Remember, the Christian walk isn’t about behavior change. It’s about a relationship with Jesus Christ. Don’t focus primarily on your behavior. Instead, look at your heart. Ask God to reveal your heart when you’re inclined to judge. Hint: Your heart is darker than you think! (Jeremiah 17:9) Deal with your heart and your behavior will follow.
In today’s Bible reading in Philippians 3, Paul rattles off his Curriculum Vitae (resume):
“circumcised the eighth day; of the nation of Israel, of the tribe of Benjamin, a Hebrew born of Hebrews; regarding the law, a Pharisee; regarding zeal, persecuting the church; regarding the righteousness that is in the law, blameless.” (Philippians 3:5–6, CSB)
Paul says, “You may think you’re religious, you can’t
“But everything that was a gain to me, I have considered to be a loss because of Christ. More than that, I also consider everything to be a loss in view of the surpassing value of knowing Christ Jesus my Lord. Because of him I have suffered the loss of all things and consider them as dung, so that I may gain Christ” (Philippians 3:7–8, CSB)
In comparison with all of the awards, all the trophies, and all the diplomas Paul had earned and treasured in his “BC Days” as a very devout Jew, he says all of those admirable things weren’t worth a crap.
Yes, I just said that. I said it because Paul said it. And he meant it.
Elsewhere, Paul emphasized his Christ-centric message:
“When I came to you, brothers and sisters, announcing the mystery of God to you, I did not come with brilliance of speech or wisdom. I decided to know nothing among you except Jesus Christ and him crucified. I came to you in weakness, in fear, and in much trembling. My speech and my preaching were not with persuasive words of wisdom but with a demonstration of the Spirit’s
power,so that your faith might not be based on human wisdom but on God’s power.” (1 Corinthians 2:1–5, CSB)
Paul could have come to the Corinthians with eloquent messages. He could have impressed them with all of his learning. Instead, he focused on Jesus. As a result, God showed up in demonstrable power from the Holy Spirit.
We used to joke about how much we had learned in the cemetery, I mean the seminary. But as they say, there is an element of truth in humor. I can tell you from personal experience, reading (and amassing) a lot of theology books, learning Biblical languages, sitting in classrooms under world-class theologians, and writing a lot of papers doesn’t necessarily result in a closer walk with Jesus. In fact, sometimes these things can get in the way of a closer walk with Jesus.
Being a long-time believer and being a long-time church-goer doesn’t necessarily result in a closer walk with Jesus. In fact, sometimes these things get in the way of a closer walk with Jesus.
The only thing that will result in a closer walk with Jesus is spending time with Jesus. Spending time in prayer. Spending time reading His Word. Spending time studying His Word. Spending time memorizing His Word. Why?
Because we’re talking about a relationship. And the only way to grow closer in a relationship is to spend time together.
In today’s Bible reading from Romans 10, Paul points out that the Jewish people were attempting to establish their own righteousness. He says, they may be very zealous, but they haven’t submitted to God’s righteousness. What does that mean?
I have heard people say that it doesn’t matter what you believe so long as you’re sincere. That statement is borne out of the belief that all religions are basically the same, that all religious expressions are equally valid. It sounds as good as a “Coexist” bumper sticker; you’ve probably seen them with each letter of the word a symbol from a different religion, the “C” is a Muslim Crescent and the “t” is a cross.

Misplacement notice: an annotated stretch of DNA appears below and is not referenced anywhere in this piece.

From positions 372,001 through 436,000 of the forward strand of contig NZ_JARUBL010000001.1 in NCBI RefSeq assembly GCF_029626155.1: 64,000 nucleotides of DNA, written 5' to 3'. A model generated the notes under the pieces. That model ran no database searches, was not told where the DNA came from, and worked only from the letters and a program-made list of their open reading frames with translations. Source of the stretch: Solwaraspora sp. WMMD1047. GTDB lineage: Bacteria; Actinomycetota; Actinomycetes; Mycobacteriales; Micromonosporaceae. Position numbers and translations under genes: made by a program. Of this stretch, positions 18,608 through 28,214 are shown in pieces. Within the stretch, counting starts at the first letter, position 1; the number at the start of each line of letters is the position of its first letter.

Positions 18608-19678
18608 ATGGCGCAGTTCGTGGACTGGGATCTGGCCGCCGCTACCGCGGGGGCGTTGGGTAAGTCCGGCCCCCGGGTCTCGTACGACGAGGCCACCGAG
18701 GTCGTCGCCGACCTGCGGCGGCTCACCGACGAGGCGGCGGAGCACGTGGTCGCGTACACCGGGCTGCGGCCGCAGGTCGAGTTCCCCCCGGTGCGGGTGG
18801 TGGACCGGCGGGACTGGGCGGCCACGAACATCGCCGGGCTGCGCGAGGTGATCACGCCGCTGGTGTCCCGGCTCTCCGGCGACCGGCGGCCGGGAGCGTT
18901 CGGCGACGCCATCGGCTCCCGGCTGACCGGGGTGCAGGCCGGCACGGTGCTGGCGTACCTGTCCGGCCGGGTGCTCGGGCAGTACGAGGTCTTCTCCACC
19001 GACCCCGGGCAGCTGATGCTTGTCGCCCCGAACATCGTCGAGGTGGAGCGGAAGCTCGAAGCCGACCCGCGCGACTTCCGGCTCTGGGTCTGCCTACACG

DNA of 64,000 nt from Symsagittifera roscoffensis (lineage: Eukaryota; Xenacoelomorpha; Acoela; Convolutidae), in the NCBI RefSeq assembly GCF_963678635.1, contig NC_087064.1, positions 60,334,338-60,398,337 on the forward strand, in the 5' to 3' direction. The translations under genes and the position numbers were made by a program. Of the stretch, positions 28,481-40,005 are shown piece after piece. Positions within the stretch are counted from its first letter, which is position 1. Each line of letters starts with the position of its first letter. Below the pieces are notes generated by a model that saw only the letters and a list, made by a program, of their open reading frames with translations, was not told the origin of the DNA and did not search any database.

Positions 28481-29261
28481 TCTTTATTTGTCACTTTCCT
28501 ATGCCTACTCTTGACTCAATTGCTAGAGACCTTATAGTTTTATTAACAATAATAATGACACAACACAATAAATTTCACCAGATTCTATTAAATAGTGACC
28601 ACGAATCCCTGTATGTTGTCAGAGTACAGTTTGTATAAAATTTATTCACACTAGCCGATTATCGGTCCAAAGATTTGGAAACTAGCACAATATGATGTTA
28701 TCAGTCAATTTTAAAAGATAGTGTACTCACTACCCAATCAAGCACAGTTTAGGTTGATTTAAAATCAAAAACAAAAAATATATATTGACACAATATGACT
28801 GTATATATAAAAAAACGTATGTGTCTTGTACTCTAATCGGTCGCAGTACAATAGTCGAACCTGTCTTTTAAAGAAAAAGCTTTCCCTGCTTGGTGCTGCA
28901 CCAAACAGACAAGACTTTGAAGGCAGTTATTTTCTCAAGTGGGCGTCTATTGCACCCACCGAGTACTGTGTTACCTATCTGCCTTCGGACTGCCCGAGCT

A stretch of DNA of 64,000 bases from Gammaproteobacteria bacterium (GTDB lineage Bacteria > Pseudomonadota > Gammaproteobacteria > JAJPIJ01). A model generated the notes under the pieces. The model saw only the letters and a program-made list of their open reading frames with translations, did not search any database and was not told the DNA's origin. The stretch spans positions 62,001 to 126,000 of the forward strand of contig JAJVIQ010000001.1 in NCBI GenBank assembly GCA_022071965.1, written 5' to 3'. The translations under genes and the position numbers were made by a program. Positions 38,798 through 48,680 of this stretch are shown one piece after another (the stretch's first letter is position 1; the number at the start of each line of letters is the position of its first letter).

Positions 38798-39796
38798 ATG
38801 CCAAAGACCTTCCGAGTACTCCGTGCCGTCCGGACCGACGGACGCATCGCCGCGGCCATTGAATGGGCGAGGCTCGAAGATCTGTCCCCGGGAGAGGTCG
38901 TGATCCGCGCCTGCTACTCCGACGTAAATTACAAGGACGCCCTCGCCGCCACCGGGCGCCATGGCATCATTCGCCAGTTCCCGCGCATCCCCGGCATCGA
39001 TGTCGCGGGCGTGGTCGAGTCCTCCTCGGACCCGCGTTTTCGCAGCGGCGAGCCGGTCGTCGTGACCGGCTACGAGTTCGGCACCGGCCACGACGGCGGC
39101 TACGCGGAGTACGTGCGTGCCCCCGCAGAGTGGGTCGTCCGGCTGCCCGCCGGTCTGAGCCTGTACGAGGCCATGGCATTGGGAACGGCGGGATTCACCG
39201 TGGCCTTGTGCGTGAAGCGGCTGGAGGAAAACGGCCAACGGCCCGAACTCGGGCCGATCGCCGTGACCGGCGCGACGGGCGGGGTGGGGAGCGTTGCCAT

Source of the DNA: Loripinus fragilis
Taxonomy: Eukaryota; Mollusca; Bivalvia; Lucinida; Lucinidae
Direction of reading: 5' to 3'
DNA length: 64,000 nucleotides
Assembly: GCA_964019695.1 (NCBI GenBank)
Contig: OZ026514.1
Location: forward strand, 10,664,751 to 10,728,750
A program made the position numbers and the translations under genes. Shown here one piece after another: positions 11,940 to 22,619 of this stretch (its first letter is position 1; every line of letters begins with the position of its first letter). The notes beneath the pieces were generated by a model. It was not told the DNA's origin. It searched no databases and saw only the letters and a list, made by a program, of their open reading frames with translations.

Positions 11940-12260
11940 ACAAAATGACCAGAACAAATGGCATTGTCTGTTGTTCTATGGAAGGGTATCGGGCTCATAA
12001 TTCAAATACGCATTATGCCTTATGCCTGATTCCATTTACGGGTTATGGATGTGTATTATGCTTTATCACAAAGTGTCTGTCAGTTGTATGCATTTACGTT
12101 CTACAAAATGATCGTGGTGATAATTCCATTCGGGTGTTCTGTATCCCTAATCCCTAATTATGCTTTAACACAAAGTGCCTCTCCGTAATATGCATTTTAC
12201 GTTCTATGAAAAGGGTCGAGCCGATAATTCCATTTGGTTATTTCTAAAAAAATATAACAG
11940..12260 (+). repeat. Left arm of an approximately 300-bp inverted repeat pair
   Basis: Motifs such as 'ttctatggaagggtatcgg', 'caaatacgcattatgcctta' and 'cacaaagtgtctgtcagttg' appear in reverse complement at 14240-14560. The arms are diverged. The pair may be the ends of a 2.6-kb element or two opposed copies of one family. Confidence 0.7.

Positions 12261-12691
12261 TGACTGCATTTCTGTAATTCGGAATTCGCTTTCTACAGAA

The problem with this belief is that Jesus made some very exclusive claims that are at odds with every religious expression out there. If Jesus is correct in His exclusive statements, then all religions are not equally valid. And if all religious expressions are not equally valid, then our response to Jesus’ statements on salvation affect our eternal destiny which begins on this side of eternity.
So what were some of Jesus’ exclusive statements? I’ll just call your attention to just one: John 14:6 “Jesus told him, “I am the way, the truth, and the life. No one comes to the Father except through me.” (CSB)
That statement cannot coexist with statements made by any and all other religious leaders. Jesus was not just another “good moral teacher” among many; CS Lewis was correct when he said that Jesus didn’t give us an option to consider him just a good moral teacher.
Getting back to Paul’s statement… Paul says it doesn’t matter how sincere you may be, if you aren’t submitting your idea of righteousness — regardless of how sincere you may be — to God’s righteousness, you’re sincerely wrong. And that wrong belief will cost you blessings with God now and blessings in your destiny in the eternal future.
So how do you submit to God’s righteousness? First of all, you have to reject your own attempts to establish your own righteousness. Next, Paul answers the question in Romans 10:9-10:
If you confess with your mouth, “Jesus is Lord,” and believe in your heart that God raised him from the dead, you will be saved. One believes with the heart, resulting in righteousness, and one confesses with the mouth, resulting in salvation. (CSB)
The message of the Gospel is simple, but it isn’t easy. It is as simple as believing that Jesus was raised from the dead (something that no other religious leader predicted, much less fulfilled) and verbally expressing that belief. And if you truly believe that Jesus rose from the dead and really believe Jesus is Lord, then your other beliefs, attitudes, and behavior will be affected over time.
Note: Lordship is necessary for salvation. It means that Jesus is your ruler, your master, your boss, while at the same time, He is the lover of your soul. Yes, being a disciple of Jesus is about obedience (Matthew 28:19-20). But being a disciple is borne out of a relationship. This is the knowledge that Paul is talking about in Romans 10:2-3.
“This is eternal life: that they may know you, the only true God,
and the one you have sent—Jesus Christ.” John 17:3 (CSB)
Don’t miss out on the message of the Gospel;
come to know God through Jesus today!